This book presents rigorous treatments of issues related to congestion pricing. The chapters describe recent advances in areas such as mathematical and computational models for predicting traffic congestion, determining when, where, and how much to levy tolls, and analyzing the impact of tolls on transporation systems. The analyses and methodologies developed in this book provide:
- Mechanisms that aid in determining and comparing congestion pricing schemes
- Methodologies for evaluating the efficiency of existing and proposed congestion pricing schemes
- A means to predict the impact of pricing on urban transporation systems
- Information essential to the financial and political success of congestion pricing programs.
The contributors and editors of the book are leading researchers in the field of transportation, and in this volume they build a solid foundation for developing still more sophisticated models. These future models of mass transit systems will continue to add higher levels of accuracy and sensitivity desired in forecasting the performance of public transport systems.
Transportation scientists are motivated by the desire to explain spatial interactions that result in movement of people or objects from place to place. Its methodologies draw from physics, operations research, probability and control theory. It is fundamentally a quantitative discipline, relying on mathematical models and optimization algorithms to explain the phenomena of transportation. The fourteen chapters in the handbook are written by the leading researchers in transportation science in an effort to define and categorize for the first time the scientific nature and state of the art of the field. As such, it is directed to the broader research community, transportation practitioners, and future transportation scientists.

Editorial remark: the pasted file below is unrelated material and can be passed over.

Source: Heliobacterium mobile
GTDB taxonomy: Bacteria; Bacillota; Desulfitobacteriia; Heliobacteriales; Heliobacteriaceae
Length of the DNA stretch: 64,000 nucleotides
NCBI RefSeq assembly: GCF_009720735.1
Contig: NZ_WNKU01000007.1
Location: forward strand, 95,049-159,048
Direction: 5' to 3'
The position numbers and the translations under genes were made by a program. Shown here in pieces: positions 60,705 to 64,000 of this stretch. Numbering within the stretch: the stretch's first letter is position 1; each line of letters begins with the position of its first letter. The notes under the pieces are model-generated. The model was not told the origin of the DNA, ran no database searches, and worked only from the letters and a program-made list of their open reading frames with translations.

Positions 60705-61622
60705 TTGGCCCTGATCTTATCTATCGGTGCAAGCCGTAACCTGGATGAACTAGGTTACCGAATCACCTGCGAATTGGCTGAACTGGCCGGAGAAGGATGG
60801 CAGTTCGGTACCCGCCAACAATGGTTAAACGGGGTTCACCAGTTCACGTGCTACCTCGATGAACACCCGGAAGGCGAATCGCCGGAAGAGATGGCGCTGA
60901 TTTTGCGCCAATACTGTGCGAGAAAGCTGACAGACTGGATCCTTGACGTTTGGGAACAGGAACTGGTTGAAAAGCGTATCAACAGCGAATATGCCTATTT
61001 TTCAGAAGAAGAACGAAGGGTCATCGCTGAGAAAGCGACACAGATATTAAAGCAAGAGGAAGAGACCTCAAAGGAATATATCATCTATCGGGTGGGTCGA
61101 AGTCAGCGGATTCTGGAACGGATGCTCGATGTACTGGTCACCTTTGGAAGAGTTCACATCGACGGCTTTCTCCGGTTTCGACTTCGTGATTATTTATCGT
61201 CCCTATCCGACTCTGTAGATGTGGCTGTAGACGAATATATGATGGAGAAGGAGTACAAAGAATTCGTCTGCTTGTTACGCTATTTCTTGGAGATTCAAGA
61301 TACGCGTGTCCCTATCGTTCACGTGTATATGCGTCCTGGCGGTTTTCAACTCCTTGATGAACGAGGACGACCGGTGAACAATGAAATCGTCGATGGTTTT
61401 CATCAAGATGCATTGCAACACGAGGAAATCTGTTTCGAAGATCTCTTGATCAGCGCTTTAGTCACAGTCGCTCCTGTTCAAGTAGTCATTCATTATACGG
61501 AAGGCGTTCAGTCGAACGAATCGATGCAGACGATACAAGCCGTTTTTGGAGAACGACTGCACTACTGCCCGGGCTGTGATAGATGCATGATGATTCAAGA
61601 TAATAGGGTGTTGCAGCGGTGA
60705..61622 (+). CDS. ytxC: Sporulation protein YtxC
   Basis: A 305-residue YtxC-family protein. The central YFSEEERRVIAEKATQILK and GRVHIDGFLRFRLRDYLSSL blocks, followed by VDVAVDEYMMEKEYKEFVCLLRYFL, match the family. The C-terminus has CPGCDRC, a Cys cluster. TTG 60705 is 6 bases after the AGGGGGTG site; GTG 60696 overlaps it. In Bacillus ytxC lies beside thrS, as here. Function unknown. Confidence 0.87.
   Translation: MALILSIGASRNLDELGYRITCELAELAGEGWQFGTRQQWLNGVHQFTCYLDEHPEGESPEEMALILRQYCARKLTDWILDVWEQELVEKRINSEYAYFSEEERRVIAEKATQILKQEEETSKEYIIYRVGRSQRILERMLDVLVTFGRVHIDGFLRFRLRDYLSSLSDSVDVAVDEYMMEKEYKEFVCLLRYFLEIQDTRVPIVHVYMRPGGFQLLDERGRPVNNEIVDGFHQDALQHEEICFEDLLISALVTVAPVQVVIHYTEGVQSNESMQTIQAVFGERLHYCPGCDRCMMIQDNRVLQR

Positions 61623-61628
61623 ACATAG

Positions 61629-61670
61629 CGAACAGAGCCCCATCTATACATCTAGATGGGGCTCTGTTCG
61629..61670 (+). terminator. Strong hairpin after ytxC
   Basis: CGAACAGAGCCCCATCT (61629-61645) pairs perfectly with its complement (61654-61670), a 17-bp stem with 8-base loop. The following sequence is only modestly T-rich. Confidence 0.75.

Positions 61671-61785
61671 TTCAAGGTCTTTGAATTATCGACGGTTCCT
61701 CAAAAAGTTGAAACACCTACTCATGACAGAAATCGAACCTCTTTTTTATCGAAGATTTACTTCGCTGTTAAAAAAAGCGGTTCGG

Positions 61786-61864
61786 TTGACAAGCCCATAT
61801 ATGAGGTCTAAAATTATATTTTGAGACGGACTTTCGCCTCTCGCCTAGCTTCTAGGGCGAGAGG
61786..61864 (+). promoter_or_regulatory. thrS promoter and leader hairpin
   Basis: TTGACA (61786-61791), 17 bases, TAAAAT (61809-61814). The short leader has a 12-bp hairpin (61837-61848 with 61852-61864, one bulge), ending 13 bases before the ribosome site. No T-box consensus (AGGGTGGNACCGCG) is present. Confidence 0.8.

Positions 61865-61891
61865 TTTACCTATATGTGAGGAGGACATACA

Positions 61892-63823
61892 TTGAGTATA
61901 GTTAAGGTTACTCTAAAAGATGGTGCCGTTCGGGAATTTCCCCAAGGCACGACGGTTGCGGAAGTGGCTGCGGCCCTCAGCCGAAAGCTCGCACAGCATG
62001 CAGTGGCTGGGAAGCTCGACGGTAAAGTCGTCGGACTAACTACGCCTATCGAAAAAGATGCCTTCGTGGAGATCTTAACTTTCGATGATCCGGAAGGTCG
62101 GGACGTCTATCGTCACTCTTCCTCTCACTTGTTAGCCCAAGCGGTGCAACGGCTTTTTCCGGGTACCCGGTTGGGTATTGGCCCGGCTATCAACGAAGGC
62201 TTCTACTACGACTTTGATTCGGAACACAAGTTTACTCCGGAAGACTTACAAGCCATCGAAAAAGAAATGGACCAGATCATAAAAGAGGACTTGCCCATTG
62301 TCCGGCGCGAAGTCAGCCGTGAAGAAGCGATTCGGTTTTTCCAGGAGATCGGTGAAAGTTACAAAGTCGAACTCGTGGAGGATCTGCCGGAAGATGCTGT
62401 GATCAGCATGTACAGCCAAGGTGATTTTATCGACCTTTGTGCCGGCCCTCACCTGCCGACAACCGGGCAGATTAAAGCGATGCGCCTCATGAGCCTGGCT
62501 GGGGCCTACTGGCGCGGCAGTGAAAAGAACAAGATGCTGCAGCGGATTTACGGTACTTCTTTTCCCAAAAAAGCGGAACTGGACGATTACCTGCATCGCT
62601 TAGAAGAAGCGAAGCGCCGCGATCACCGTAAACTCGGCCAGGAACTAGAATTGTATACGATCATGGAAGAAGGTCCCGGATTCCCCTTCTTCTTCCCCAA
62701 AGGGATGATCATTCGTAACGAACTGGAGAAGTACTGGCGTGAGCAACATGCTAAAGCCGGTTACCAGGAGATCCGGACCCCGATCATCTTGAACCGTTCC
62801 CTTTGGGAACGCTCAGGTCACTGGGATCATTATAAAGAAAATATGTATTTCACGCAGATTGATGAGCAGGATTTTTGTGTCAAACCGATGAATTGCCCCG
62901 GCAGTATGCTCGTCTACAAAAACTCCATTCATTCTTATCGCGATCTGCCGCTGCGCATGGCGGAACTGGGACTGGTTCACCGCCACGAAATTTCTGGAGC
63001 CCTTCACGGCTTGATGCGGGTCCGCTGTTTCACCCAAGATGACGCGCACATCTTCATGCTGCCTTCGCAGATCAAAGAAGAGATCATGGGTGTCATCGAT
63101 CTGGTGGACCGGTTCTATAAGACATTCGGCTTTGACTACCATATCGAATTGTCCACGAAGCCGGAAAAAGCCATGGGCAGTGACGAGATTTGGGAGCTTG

This monograph addresses this issue. A flexible location problem called the Ordered Median Problem (OMP) is introduced. For all three main subareas of location theory (continuous, network and discrete location) structural properties of the OMP are presented and solution approaches provided. Numerous illustrations and examples help the reader to become familiar with this new location model.
By using OMP classical results of location theory can be reproved in a more general and sometimes even simpler way. Algorithms enable the reader to solve very flexible location models with a single implementation. In addition, the code of some algorithms is available for download.
This title will interest readers wishing to extend their knowledge of equilibrium modeling and analysis and of the foundations of efficient optimization methods adapted for the solution of large-scale models. In addition to its value to researchers, the treatment is suitable for advanced graduate courses in transportation, operations research, and quantitative economics.